Credit bureau Experian says about 62 million Americans have a thin credit file. And it’s more likely a lender will reject someone with a thin credit file when they apply for that car loan or credit card.

“It’s much harder to predict whether or not you’re going to default if I have less information available about you,” said Laura Blattner, a professor of finance at Stanford University.

This can be a serious problem for the more than 19 million Americans who don’t have enough credit data to even generate a score, according to a 2015 study from the Consumer Financial Protection Bureau, a phenomenon more common among low-income, Black and Hispanic borrowers.

Past research has shown that borrowers of color have been targeted for unsustainable, higher-cost subprime mortgages, which means they might be more likely to default and suffer a negative hit on their credit.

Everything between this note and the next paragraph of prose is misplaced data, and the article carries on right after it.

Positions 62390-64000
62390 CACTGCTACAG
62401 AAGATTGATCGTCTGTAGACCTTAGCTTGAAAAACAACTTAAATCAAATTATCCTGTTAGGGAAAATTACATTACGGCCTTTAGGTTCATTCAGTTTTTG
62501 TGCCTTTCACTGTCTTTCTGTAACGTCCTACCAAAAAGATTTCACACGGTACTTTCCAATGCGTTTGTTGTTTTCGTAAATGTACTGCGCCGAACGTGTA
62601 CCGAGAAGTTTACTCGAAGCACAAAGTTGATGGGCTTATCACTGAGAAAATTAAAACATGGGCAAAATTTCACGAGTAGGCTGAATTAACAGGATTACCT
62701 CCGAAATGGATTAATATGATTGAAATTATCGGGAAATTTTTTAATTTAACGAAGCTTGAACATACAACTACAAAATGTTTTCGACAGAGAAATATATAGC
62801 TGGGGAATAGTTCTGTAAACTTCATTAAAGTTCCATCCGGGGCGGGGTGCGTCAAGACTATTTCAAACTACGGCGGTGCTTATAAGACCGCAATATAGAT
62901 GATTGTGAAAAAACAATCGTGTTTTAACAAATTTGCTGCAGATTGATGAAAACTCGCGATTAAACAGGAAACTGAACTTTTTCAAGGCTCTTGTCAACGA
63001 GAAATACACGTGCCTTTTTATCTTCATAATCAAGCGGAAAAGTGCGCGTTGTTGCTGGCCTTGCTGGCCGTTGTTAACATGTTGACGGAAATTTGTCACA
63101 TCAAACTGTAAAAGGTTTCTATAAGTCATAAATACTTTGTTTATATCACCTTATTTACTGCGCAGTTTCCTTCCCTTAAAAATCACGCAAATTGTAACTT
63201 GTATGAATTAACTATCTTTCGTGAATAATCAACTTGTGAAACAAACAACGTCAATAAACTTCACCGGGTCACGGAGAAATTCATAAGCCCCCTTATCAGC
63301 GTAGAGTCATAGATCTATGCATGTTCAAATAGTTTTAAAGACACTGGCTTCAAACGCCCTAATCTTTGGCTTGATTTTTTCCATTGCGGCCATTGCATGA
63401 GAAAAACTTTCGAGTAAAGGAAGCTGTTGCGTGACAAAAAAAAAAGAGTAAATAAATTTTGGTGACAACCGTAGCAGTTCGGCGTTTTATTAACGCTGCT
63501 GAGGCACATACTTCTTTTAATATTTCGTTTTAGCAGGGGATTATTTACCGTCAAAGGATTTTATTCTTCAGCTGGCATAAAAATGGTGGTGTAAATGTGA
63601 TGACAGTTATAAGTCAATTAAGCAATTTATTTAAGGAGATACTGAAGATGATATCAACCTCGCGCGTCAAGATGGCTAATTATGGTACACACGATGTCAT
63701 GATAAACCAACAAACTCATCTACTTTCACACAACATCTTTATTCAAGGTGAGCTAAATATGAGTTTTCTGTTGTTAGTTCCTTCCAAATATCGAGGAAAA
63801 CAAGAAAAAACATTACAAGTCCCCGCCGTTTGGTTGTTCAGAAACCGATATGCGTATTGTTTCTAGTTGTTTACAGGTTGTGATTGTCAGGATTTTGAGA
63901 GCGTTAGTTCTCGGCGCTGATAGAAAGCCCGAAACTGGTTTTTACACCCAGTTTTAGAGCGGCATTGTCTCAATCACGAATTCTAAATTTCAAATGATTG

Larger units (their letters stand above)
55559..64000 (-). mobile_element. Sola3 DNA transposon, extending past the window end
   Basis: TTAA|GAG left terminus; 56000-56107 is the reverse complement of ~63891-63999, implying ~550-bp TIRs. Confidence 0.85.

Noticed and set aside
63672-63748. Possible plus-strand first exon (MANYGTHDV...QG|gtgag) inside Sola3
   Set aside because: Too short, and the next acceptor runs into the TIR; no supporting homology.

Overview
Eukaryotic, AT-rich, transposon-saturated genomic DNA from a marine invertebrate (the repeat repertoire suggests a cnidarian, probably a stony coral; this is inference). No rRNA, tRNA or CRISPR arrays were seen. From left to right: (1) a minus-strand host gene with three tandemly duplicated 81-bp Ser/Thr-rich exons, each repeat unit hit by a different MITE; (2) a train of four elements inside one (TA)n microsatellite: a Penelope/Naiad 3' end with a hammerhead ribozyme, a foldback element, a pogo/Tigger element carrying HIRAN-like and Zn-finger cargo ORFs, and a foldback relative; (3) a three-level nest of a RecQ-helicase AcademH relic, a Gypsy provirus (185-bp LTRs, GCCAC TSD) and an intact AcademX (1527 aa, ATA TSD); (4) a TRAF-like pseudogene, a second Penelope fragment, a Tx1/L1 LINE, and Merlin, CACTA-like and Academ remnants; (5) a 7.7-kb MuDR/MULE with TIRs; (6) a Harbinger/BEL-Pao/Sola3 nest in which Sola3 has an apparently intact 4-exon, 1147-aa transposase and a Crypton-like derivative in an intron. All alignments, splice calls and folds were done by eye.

In a recent working study, Laura Blattner and co-author Scott Nelson with the University of Chicago also found that credit scores for low-income and minority borrowers were inaccurate, using both mainstream scoring models and alternative scoring models designed to compensate for past inequities, suggesting that the choice of data is the potential problem.

But errors in a borrower’s credit profile can also cause problems for a potentially large group of consumers. In 2021, more than 5,000 volunteers participated in a survey by the non-profit advocacy group Consumer Reports, and 34% found at least one error on their credit reports.